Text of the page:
With this in mind, could a court (a court, not all courts) award more alimony, divide marital property unevenly, or restrict custody or parent-time due to one of the spouse’s adultery to punish adultery? Yes, of course, even if the court went to great pains (sincerely or not) to articulate the alimony decision as not being punitive in nature.  

Some judges (some, not all) allow their personal antipathy for an adulterous spouse their impartiality and justify disregarding the law in favor of doing what the judge “feels is right” instead. And yes, it can happen to you. 

Bottom line: If you are in adulterer, and a serial and/or un repentant adulterer at that, it should come as no surprise to you that your adultery will do you no favors when it comes to the way the court can and may treat you in a divorce action. Fair or not, that is the nature of the way many people (and judges are people) view and treat adulterers. Does this mean that if you are in adulterer you should expect to be treated unfairly by a court? I think your odds are about 50-50, in my professional opinion. Do those odds mean that you should lie about adultery, if you believe you can get away with it? No, and for two reasons: 1) it is wrong to lie; and 2) if you commit adultery, then compound the problem by lying about it and get caught, you only increase your odds of being mistreated by the court. And odds are that if you lie about adultery you will be caught. 

Utah Family Law, LC | divorceutah.com | 801-466-9277  

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What happens after an affair when you have kids?

What happens after an affair when you have kids? I will answer as if this question were asked in the belief that the affair will have a profound effect upon child custody, child support, and/or alimony.

If you have had an extramarital affair, it generally will not do your divorce case any favors, will not win you any sympathizers.

But will it generally result in you being “punished” by the divorce court? The answer to that question is, in my experience as a divorce lawyer: probably not (unless your affair could be shown to have done your spouse and kids egregious financial, physical, or emotional harm) and/or you were a serial, unrepentant adulterer/adulteress).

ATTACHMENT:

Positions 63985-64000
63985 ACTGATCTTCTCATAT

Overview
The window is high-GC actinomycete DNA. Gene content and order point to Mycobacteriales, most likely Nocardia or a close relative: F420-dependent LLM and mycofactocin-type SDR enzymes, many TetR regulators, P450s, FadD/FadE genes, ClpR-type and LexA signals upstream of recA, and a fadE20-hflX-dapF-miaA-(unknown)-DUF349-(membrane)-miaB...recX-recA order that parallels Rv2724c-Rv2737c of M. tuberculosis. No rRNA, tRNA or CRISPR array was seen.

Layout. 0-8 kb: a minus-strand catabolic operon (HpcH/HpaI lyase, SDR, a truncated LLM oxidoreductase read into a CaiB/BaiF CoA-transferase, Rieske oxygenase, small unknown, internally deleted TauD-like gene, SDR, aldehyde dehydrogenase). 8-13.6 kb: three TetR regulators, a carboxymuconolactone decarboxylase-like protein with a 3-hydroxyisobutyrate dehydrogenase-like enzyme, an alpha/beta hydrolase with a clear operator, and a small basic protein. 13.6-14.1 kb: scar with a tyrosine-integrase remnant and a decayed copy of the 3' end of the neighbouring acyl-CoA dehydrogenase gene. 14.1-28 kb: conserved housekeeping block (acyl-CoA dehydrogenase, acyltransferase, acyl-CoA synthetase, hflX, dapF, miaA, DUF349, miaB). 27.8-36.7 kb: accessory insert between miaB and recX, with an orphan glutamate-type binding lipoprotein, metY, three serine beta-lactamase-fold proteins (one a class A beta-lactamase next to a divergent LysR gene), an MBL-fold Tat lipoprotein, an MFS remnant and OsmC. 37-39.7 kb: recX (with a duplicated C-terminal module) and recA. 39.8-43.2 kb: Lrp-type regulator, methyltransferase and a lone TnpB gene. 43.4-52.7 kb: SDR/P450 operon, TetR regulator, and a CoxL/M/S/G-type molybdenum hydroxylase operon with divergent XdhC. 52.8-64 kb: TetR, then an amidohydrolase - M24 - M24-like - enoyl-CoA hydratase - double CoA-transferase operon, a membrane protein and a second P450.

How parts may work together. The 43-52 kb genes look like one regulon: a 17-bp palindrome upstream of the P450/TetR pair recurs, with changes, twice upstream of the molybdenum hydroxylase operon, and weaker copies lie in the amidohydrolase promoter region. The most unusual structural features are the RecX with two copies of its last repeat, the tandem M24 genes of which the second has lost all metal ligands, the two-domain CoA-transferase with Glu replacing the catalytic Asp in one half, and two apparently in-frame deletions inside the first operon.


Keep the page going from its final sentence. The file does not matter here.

Child custody: in the jurisdiction where I practice divorce law (Utah), it has been my experience that extramarital affairs are rarely seen as rendering a parent “unfit” to exercise sole or joint custody of his/her children.

While the court is required to consider “the past conduct and demonstrated moral character of the parent” (Utah Code § 30-3-10(2)(d)) in making its child custody evaluation and award, usually the court will reason that an adulterous parent is not inherently any worse as a parent than one who is not.

If the affair cause the parent to spend excessive time away from the children, caused the parent to neglect the children, or if the children’s knowledge of the affair caused the children serious psychological or emotional harm and/or the children distrust or hate a parent because of the affair, then it’s not really the affair that is the problem itself, but the effects of the extramarital affair.

Child support: I have never seen an extramarital affair cited as a reason for awarding more or less child support had the child support payor not committed adultery.

Alimony: in Utah (where I practice divorce law), adultery can affect the alimony award, but will not automatically have an effect on the alimony award. Here is what Utah Code § 30-3-5(9)(c)) provides:

“The court may consider the fault of the parties in determining whether to award alimony and the terms of the alimony” and “”Fault” means any of the following wrongful conduct during the marriage that substantially contributed to the breakup of the marriage relationship: engaging in sexual relations with an individual other than the party’s spouse[.]”

What does this mean?

The Utah Supreme Court construed that section of the Utah Code in the case of Gardner v. Gardner (2019 UT 61, 452 P.3d 1134 (Supreme Court of Utah 2019)): “Substantially contributed” to the breakup of the marriage is conduct that was a significant or an important cause of the divorce. Under this definition, conduct need not be the sole, or even the most important, cause for it to substantially contribute to a divorce.

So, when an important or significant cause falls into a category of conduct specifically identified in section 30-3-5(8), courts are authorized to consider it in an alimony determination, even if the at-fault party can point to other potential causes of the divorce. And this: “Under the plain language of section 30-3-5(8), courts have discretion to depart from the default economic rules where one party’s fault makes it appropriate to do so. Because the district court determined that Ms. Gardner’s conduct qualified as fault under the statute, the court was authorized to depart from the default alimony rules by reducing Ms. Gardner’s alimony award by some amount.”

Utah Family Law, LC | divorceutah.com | 801-466-9277

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What happens after an affair when you have kids?

What happens after an affair when you have kids?